The comical, fantastical, romantical, (not) entirely true story of Lady Jane Grey. In My Lady Jane, coauthors Cynthia Hand, Brodi Ashton, and Jodi Meadows have created a one-of-a-kind fantasy in the tradition of The Princess Bride, featuring a reluctant king, an even more reluctant queen, a noble steed, and only a passing resemblance to actual history—because sometimes history needs a little help.
At sixteen, Lady Jane Grey is about to be married off to a stranger and caught up in a conspiracy to rob her cousin, King Edward, of his throne. But those trifling problems aren’t for Jane to worry about. Jane gets to be Queen of England.
Like that could go wrong.
Ok, I know I tend to go full on fangirl about pretty much every book that I read, but oh my god this book is amazing. Seriously, if a fandom does not develop around this book I will go out and start one, because this has to be one of my favorite books so far this year.
SPOILERS FOR MY LADY JANE BEYOND THIS POINT!!!!!!
So first off let’s just talk about the writing style of this book, because it was definitely one of the best aspects. This is one of those books where the narrators are present to make notes and comments through the entire story, and it just suits the book so well! My favorite of these instances was probably when the authors assure the reader that they won’t kill a dog, because as someone who cares far too much about fictional animals that definitely took a load off my mind.
And then you have all the characters. I had no intention of getting so emotionally attached to fictionalized versions of English historical figures, but all of these characters were so well-written and had such amazing character arcs and I would honestly go write/read fanfictions about all of them.
We have three POV’s going through the whole book, the first of which following Edward Tutor, and I have to say that at first I was really concerned that Edward was actually going to die so Jane would become queen, so I was trying really hard not to be invested and failing terribly. I think Edward probably developed the most through the book, especially with his views on women (a fact that I am so glad was acknowledged by the authors). There’s also his relationship with Gracie, which I honestly loved so much. She was such a great character, and I really want to know more about her backstory and her time with the pack and what happened with her and Edward after the book.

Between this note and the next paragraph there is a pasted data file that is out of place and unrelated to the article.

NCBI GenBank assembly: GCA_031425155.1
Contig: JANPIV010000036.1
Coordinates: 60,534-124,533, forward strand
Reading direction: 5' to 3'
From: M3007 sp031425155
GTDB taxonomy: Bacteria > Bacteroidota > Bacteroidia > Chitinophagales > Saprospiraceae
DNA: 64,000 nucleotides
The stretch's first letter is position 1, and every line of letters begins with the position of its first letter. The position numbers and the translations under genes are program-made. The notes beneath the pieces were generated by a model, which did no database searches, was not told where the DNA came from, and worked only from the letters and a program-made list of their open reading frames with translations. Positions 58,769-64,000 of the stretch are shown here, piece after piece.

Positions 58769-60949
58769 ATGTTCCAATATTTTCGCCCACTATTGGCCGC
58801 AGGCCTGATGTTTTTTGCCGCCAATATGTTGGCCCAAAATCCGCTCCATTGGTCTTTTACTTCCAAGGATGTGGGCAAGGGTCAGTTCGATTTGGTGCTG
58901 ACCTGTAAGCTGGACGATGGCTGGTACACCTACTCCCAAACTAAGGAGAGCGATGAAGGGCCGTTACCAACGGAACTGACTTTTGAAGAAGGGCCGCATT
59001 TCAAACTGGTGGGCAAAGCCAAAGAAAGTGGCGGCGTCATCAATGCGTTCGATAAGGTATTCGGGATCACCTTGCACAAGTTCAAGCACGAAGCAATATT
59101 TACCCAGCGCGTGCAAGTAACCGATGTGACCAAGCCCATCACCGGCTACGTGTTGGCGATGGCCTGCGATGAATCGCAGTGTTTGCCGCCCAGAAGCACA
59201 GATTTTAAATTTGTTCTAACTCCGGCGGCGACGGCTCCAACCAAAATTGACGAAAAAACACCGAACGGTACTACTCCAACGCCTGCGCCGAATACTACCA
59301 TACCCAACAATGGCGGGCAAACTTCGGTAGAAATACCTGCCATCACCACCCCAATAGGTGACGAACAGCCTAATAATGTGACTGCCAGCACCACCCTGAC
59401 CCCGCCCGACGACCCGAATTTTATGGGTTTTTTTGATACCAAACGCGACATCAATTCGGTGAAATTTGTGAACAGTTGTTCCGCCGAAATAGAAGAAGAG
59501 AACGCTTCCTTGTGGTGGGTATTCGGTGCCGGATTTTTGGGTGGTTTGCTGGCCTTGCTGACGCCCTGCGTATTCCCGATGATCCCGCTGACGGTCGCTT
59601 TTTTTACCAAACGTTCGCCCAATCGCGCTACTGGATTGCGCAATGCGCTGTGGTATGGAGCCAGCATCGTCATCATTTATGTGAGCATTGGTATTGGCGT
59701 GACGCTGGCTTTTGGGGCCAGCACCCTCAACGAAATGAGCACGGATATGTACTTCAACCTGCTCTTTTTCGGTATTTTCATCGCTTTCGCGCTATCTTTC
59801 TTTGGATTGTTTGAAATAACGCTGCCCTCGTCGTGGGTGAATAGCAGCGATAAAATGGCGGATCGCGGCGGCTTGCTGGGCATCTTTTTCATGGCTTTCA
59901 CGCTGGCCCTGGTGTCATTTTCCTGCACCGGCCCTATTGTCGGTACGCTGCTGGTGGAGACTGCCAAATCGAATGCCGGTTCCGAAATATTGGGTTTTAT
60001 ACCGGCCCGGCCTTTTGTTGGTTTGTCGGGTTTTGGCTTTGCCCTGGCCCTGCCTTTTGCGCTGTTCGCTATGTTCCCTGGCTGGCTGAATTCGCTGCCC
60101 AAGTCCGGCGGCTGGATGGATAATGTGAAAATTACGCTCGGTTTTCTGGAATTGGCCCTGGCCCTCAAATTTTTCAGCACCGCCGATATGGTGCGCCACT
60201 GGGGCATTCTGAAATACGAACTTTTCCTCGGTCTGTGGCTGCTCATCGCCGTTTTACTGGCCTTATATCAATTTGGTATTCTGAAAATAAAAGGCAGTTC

Then we have Jane. Most of the female characters in this book are my queens, (in some cases quite literally), and Jane was just amazing. I absolutely love it when characters are also book nerds, and she was just this great mix of practicality, snarkiness, and getting excited about this borderline fangirl interest in EÐian magic that made her such a great protagonist.
And then we have Gifford. Oh my god I never thought I’d completely fall in love with someone who frequently turns into a horse, but here I am. Plus the whole thing where he sneaks out to go to poetry readings and the authors totally imply that he wrote Shakespeare that just appealed to the English major part of my brain and I just found myself really loving the character.
The relationship between Jane and G also developed so well. Like it was this great, believable slow burn romance, and towards the end it was so cute. Their second wedding was honestly the best, most adorably romantic thing I’ve read in a long time, and was such a good way to wrap up the book.
This also has to be one of the first books I’ve read in a while where no one I loved died, and that was so refreshing. Sometimes you just need to read a light, fun book, and this one definitely fits the description.
The fantasy aspect of the novel was also something I really haven’t seen before. We have the whole concept of EÐians where people can take on the form of an animal, and the transformations are often triggered by strong emotions and are really difficult to control, and the idea was used in such a creative way. Throughout the whole book you’re wondering who’s going to turn out to be an EÐian and what animal form they’re going to take, and the character’s POV’s while in animal form were so interesting and made for a really unique fantasy aspect.
Finally, I have to say that I completely love how actual English history was incorporated into the story. It was so cool that the authors kept the actual historical line of succession without actually killing anyone off and also incorporating a magical fantasy story, and it added so much to the cleverness and hilarity of the story!
Well that’s about it for my thoughts on My Lady Jane! Thanks for reading and see you next time!